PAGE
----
The boys, all residing in government-run Dr Babasaheb Ambedkar Government Boys Hostel in Vasai, allegedly suffered from food poisoning after eating lunch at the hostel’s canteen. The hostel houses around 62 boys, and lunch comprised chapatis, lady finger dry vegetable, salad, lentil (dal) and rice. Kamble, who had visited his parents for the weekend and had brought a tiffin from home, had also tasted the hostel’s food.

You see a cute turtle, I see a bug factory: Infant botulism from C. butyricum

We describe two cases of infant botulism due to Clostridium butyricum producing botulinum type E neurotoxin (BoNT/E) and a previously unreported environmental source.

how-to-care-for-terrapins.WidePlayerThe infants presented at age 11 days with poor feeding and lethargy, hypotonia, dilated pupils and absent reflexes. Fecal samples were positive for C. butyricum BoNT/E. The infants recovered after treatment including botulism immune globulin intravenous (BIG-IV).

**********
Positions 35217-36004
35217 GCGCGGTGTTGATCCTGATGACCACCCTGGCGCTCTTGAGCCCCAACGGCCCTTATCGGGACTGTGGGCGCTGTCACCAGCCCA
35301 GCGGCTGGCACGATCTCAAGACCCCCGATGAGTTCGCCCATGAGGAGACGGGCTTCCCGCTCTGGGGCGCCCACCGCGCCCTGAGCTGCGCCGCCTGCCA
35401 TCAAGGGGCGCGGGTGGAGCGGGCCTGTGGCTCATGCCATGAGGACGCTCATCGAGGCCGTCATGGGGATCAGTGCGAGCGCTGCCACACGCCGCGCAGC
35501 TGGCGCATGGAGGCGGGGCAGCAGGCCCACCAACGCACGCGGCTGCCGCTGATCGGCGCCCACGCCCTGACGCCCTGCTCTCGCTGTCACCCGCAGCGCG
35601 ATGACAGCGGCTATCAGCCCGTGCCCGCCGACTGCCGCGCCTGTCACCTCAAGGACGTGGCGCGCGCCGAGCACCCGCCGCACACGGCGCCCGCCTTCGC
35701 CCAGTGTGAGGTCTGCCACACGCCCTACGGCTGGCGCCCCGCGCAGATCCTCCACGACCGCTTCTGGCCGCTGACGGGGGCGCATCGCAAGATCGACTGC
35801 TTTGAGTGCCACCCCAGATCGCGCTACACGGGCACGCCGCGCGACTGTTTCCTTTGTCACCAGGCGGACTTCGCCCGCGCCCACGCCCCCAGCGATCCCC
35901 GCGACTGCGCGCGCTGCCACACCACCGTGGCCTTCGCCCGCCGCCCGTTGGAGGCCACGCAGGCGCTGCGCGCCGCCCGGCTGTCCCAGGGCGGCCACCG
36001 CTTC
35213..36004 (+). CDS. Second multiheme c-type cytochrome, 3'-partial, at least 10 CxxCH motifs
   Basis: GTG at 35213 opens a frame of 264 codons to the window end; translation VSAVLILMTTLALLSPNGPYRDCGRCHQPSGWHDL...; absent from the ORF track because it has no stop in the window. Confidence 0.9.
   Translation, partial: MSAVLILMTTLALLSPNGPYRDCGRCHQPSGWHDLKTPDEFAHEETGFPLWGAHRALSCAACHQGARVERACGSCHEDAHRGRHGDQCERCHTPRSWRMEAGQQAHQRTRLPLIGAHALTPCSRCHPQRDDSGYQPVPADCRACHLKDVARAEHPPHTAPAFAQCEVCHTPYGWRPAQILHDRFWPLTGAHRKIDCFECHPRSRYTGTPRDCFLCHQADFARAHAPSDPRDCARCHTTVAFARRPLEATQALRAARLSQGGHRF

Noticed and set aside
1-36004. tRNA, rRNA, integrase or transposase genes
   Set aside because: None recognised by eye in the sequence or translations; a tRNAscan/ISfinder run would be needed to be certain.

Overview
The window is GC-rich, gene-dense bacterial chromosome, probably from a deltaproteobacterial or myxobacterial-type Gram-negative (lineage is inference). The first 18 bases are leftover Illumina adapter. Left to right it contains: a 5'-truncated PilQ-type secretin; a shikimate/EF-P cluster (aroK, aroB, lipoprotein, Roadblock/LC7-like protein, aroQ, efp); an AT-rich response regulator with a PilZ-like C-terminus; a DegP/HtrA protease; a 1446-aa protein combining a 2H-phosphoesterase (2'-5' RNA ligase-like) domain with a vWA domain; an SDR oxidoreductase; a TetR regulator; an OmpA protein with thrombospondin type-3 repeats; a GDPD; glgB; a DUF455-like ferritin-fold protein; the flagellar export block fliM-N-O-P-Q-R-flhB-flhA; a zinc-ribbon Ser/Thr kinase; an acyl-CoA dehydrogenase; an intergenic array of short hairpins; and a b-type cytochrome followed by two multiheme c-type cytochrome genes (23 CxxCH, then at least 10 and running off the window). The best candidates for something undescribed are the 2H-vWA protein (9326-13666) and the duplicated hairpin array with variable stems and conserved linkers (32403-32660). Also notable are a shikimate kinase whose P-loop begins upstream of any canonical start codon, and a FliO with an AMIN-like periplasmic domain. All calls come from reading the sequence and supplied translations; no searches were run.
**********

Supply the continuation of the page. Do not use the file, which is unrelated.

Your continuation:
C. butyricum BoNT/E was isolated from water from tanks housing pet ‘yellow-bellied’ terrapins (Trachemys scripta scripta): in case A the terrapins were in the infant’s home; in case B a relative fed the terrapin prior to holding and feeding the infant when both visited another relative. C. butyricum isolates from the infants and the respective terrapin tank waters were indistinguishable by molecular typing. Review of a case of C. butyricum BoNT/E botulism in the UK found that there was a pet terrapin where the infant was living.

It is concluded that the C. butyricum-producing BoNT type E in these cases of infant botulism most likely originated from pet terrapins. These findings reinforce public health advice that reptiles, including terrapins, are not suitable pets for children aged <5 years, and highlight the importance of hand washing after handling these pets. 

Infant botulism due to C. butyricum type E toxin: a novel environmental association with pet terrapins

Epidemiology and Infection / Volume 143 / Issue 03 / February 2015, pp 461-469

E.B. Shelley, D. O’Rourke, K. Grant, E. McArdle, L. Capra, A. Clarke, E. McNamara, R. Cunney, P. McKeown, C.F.L. Amar, C. Cosgrove, M. Fitzgerald, P. Harrington, P. Garvey, F. Grainger, J. Griffin, B.J. Lynch, G. McGrane, J. Murphy, N. Ni Shuibhne and J. Prosser